> sometimes longer. Scrum initially defined a 30-day iteration length, on
      > the assumption that it would fit nicely with the typical monthly
      > business cycle. As these methods were employed in more and more
      > situations, we learned that shorter iterations tend to produce better
      > outcomes (in cases when an iterative approach was appropriate to begin
      > with). Five years ago, the canonical agile iteration length was 2
      > weeks. Today, a one-week iteration is quite common. At the one-week
      > iteration length we begin to find the traditional agile ceremonies are
      > taking up too much time and not yielding the value they were originally
      > intended to provide (for the best of reasons - the original problems
      > that called for those ceremonies have been solved), and we move toward
      > an iterationless process based on continuous flow rather than on time-
      > boxing. I'm confident that as time goes on, smart people will continue
      > to make improvements in agile practices. There is no end to
      > improvement, and there shouldn't be.
      > We have a wide range of approaches at our disposal, and we can apply
      > them selectively depending on the needs of each organization and each
      > team within an organization. I see it as a continuum of improvement.
      > When we incorporate new approaches, we don't retire old ones; we don't
      > "switch horses." Each agile practice is designed to solve specific
      > problems. Each organization is different, with different problems and
      > different degrees of readiness for change. So, as we have revised agile
      > over the years, we have retained earlier flavors because they are still
      > useful in selected situations.
      > Similarly, we routinely combine selected agile practices and ideas with
      > elements of CMM, RUP, Lean, Six Sigma, and other schools of thought.
      > This is already part and parcel of agile practice.
      > (3) "Or doe the agile community have the TRUE answers, regardless of
      > the facts?"
      > This doesn't sound like a sincere question. Instead, it implies you
      > hold some negative assumptions about a large number of people you don't
      > know, and whose work practices you don't understand. Rather than asking
      > others whether they hold beliefs that contradict facts, I suggest you
      > ask your own bathroom mirror.
      > I see that you follow your name with an aphabet soup of credentials.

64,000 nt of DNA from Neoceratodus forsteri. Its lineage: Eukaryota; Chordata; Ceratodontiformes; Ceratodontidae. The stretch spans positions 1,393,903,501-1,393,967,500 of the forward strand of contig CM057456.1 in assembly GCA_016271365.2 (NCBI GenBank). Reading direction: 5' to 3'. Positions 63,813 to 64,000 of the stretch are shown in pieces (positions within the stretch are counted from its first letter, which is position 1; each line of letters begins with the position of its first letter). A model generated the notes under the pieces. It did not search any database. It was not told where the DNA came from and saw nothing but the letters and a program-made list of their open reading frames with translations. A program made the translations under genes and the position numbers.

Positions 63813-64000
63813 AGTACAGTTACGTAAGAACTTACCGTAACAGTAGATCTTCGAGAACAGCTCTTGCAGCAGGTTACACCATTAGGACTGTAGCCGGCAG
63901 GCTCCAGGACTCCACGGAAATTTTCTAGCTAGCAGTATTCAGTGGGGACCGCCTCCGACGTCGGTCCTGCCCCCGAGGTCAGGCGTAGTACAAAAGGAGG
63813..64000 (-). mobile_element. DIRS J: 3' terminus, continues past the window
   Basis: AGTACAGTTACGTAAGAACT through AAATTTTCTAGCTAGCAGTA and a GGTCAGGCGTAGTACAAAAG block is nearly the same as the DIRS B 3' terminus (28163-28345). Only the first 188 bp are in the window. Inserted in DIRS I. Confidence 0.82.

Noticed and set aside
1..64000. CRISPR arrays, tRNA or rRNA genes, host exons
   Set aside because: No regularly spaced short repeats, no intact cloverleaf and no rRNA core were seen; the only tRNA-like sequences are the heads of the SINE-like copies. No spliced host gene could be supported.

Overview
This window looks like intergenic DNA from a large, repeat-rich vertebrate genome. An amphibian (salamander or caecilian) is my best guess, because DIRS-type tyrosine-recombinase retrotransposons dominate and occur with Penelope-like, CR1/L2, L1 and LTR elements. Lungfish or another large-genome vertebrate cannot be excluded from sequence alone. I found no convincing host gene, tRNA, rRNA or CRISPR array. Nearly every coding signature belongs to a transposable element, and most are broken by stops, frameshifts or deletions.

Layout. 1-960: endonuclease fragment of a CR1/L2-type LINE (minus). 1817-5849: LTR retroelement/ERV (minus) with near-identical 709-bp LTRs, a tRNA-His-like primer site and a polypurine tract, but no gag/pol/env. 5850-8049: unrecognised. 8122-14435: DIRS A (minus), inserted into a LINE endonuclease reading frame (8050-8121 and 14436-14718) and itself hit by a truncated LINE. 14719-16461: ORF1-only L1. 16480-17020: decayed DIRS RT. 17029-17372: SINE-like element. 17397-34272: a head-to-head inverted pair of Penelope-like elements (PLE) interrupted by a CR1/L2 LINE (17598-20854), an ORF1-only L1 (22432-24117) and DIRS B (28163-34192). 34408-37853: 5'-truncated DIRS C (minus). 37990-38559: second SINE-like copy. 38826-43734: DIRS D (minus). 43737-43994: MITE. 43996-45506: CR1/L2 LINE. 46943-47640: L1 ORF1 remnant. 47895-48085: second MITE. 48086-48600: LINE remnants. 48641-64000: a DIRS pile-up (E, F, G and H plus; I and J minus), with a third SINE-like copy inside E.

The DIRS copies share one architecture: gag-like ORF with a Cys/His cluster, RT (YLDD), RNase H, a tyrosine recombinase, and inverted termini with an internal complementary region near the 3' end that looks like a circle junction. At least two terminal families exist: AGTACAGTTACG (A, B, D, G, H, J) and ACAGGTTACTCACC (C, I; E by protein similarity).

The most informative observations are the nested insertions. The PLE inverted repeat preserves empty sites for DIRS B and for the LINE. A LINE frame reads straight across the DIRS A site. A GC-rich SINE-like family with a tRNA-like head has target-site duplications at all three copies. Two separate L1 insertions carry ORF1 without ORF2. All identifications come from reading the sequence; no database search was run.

> Based on the substance of your questions, and particularly this final
      > question, I'm not impressed.
      > Regards,
      > Dave
      > ------------------------------------
      > Yahoo! Groups Links
    • George Dinwiddie
      Hi, Jon, ... I ve never found creating software to be a one and only time no matter how small the program. There s a lot of similarity between writing one
      Message 218 of 218 , Feb 12, 2010
        Hi, Jon,

        Jon Kern wrote:
        > ok, maybe it is silly to debate the term...
        > George it's a free country, use method anytime you please :-)
        > I personally will only use "method" when I want to describe some way
        > that I achieve something over and over. Often in an abstract sense,
        > often in a step-wise way. Often because the "something" is a desirous
        > end goal, and one that I (or someone else) wants more than one time.
        > I would not describe the /ad hoc/ "how" of the one and only time I will
        > ever do something as a "method" if it is not.

        I've never found creating software to be a "one and only time" no matter
        how small the program. There's a lot of similarity between writing one
        line of code and writing the next.

        And I've observed, that people generally continue to do something
        somewhat in the fashion they've done it before. Thoughtful people will
        consider the result their achieving, and modify their actions to try to
        improve some aspect.

        I've never seen anyone continue to approach the work as if they'd never
        done anything like it before, choosing some completely different way of
        working. And I've never seen anyone carefully follow the recipe in a
        process manual. At best, a process manual gives the worker some ideas.

        It's the process people actually /do/ that has an effect. If you and
        Scott and Glen want to reserve the word "method" for officially blessed
        procedures, go right ahead. It won't change a thing.

        - George

        * George Dinwiddie * http://blog.gdinwiddie.com
        Software Development http://www.idiacomputing.com
        Consultant and Coach http://www.agilemaryland.org